|Quoting SmittyOne (Reply 92):|
Just so you know, waiters are guaranteed to receive from their employer at least the Federal Minimum Wage, regardless of tips. Which I agree is next to nothing, but the reality is that tips give them the potential to make more than that minimum.
|Quoting DocLightning (Reply 95):|
I was under the impression that the Minimum Wage did not apply to waiters.
Well I have no real interest in religion, but I just had this discussion a week ago.
I am sure it varies by location, but this is a far summary of how it works in my area...
- They are paid less than the normal minimum wage under the presumption that tips (when factored into compensation) will meet or exceed the existing minimum wage.
- If some interval (pay period?) passed in which a server received no tips his/her employer would pay the difference between the "waitstaff minumum wage" and the "normal minimum wage". Obviously "no tips" is an extreme example, but this concept would apply if tips were such that they did not elevate the hourly compensation to that of the prevailing minimum wage.
Essentially waitstaff have a guaranteed minimum wage the same as everyone else. They obviously have the potential to far exceed this amount with tips. When someone in the service industry is complaining because they "make nothing after taxes" it usually means that their hourly compensation is not adequate to cover the taxes due on their tips (and that's only accounting for the tips that they reported on their taxes - which generally excludes cash tips in my experience). Obviously you can do the math, but such taxes would generally be indicative of compensation well in excess of the normal minimum wage.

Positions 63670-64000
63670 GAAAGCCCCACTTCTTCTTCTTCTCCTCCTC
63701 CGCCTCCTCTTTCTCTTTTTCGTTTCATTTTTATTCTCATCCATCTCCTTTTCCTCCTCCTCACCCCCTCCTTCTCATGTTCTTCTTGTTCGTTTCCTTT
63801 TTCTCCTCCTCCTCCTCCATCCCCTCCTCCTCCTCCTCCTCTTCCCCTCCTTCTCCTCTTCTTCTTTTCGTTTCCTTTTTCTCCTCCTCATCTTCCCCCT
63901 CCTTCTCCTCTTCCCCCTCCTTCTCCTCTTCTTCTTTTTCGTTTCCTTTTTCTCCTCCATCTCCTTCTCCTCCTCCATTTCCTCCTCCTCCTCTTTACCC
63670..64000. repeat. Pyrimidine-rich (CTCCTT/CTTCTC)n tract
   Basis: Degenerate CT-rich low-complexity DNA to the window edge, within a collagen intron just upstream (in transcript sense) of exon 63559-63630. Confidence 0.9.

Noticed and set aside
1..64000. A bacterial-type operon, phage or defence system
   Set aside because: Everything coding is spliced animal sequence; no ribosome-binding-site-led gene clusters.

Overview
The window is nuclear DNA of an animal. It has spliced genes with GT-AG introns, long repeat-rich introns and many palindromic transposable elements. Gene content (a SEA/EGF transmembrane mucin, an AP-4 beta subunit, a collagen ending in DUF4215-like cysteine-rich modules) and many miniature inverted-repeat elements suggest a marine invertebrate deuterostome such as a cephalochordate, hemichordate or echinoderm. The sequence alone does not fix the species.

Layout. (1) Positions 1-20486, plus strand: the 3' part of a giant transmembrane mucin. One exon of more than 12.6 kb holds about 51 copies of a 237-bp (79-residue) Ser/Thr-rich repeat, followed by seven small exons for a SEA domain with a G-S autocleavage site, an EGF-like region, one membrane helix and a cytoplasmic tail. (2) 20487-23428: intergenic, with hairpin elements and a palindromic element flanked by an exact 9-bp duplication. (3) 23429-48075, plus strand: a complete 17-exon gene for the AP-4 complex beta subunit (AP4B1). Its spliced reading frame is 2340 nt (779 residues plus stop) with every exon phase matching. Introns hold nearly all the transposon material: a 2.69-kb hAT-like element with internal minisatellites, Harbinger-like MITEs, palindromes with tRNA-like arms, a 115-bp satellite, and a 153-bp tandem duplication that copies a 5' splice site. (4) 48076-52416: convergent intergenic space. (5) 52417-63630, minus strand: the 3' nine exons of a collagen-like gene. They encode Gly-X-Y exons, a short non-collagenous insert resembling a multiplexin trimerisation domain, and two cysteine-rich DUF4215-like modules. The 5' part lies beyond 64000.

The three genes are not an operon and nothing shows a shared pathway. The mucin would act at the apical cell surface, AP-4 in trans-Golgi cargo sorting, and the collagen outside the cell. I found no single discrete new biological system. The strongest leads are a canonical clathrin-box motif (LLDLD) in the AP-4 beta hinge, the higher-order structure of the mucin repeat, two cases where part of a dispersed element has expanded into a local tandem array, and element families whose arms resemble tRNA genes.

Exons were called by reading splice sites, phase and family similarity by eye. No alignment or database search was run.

In terms of pure numbers many servers have very good earning potential (especially accounting for the education/experience required). Many who complain about money in this context don't understand the system under which they are compensated or are being misleading to perpetuate the "plight of the server" story that seems all so common. They make it sound as if they'd prefer the European model of compensation (which I as a customer actually like - especially in a British pub context), but I doubt anyone depending on the job would give up the US tip model... especially considering the taxes that they evade.
For what it's worth, my wife worked as a bartender and server for a long time and still does a few times per year to keep some fringe benefits associated with the employer. I have nothing against waitstaff (and they can improve an experience tremendously). I just don't like complaining... especially when it's done (in my opinion) deceitfully.